The name "Turbo cornutus" literally means "horned turban," and it is characterized by a hard, ventricose, spiny, imperforate shell of which the length varies between 65 mm and 120 mm. It has a large, thick, green-gray shell with irregular incremental striae and spiral lirae. The shell has about 5-6 whorls, which turn clockwise and have horny protuberances. The body whorl is ventricose, somewhat bicarinate, armed about the middle with two spiral series of erect tubular spines, and frequently a smaller accessory row above. The lower series of spines is sometimes absent. The thickness and shape of the shell and the horns vary greatly according to environmental conditions. The sutures are deeply impressed. The oblique aperture is rounded and is about 3.5 cm in diameter, and is green or red-brown. The thin inside lip of the shell is not smooth, but rough and granular. The broad columellais flattened and somewhat grooved, produced and channelled at its base.
Turbo cornutus develops an operculum, which is calcareous, concave and brown within. It contains four whorls. The nucleus measures one-third the distance across the face. The operculum itself bears a deep, spiral groove and is also granular on the convex outer surface. This outer surface is white or tinged with brown and olive, more or less sharply asperate with elevated points, and with a spiral rib commencing in an axial elevation and terminating at the margin of increment. When separated from the attached animal, the inner side of the operculum is flat, with a somewhat smooth spiral.
Due to an anatomical quirk of growth of gastropods, the anus is located on its head. As marine snails, they breathe through gills.
According to Fukuda 2017, Turbo cornutus should be restricted to the species endemic to southern China and Taiwan.
Habitat and reproductionEdit
Turbo cornutus can be found in relatively shallow coastal waters (up to 30 meters deep). It can be found around the Japanese islands from Honshu to Kyushu and Okinawa. It feeds on various kinds of algae. Young horned turban shells eat red-turf algae, while adults eat larger seaweed.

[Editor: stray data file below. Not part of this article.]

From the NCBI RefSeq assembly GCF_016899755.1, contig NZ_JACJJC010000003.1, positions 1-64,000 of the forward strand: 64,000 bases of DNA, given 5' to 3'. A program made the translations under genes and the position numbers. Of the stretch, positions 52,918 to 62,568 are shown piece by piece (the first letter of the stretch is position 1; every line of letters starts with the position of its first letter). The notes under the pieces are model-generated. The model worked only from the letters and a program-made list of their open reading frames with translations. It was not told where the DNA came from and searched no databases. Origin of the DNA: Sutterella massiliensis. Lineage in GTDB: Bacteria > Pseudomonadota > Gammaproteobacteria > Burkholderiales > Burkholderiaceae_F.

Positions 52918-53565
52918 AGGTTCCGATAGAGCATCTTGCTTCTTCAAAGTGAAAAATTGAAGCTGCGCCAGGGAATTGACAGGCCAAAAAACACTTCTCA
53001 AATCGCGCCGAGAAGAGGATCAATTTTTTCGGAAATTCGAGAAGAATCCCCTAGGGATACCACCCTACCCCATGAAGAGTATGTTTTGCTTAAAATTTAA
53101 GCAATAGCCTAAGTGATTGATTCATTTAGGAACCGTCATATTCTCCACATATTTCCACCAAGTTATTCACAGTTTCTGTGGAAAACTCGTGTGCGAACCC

Turbo cornutus spawns from August to September, although the gonads begin to mature from May. Larvae have a very short period as free-floating plankton at approximately five days, after which they settle and begin to develop a shell. The planktonic and early shell-growing stages are highly dangerous times for young horned turban shells, and they are eaten in large numbers.
Consumption and environmental consequencesEdit
Turbo cornutus is enjoyed as a delicacy in Japan, where it is known as "sazae." After cooking, the corkscrew-like animal can be drawn out of its shell using its hard operculum, or hard, rocky lid, to which it is firmly attached. The operculum is not edible, and must be discarded along with the animal's shell after eating.
Since sazae is such a prized delicacy in Japan, and thus commercially important, natural populations are supplemented by artificially reared juveniles. Large numbers of animals are bred and then dumped into the open sea to complete their growth. The result of this is a reduction in the genetic diversity of the animal, which may leave it vulnerable to disease.
- Turbo cornutus Lightfoot, 1786. Retrieved through: World Register of Marine Species on 28 September 2012.
- G.W. Tryon (1888), Manual of Conchology X; Academy of Natural Sciences, Philadelphia
- Hiroshi Fukuda (2017) , Nomenclature of the horned turbans previously known as Turbo cornutus (Lightfoot), 1786 and Turbo chinensis Ozawa & Tomida, 1995 (Vetigastropoda: Trochoidea: Turbinidae) from China, Japan and Korea; Molluscan Research Vol. 0 , Iss. 0,0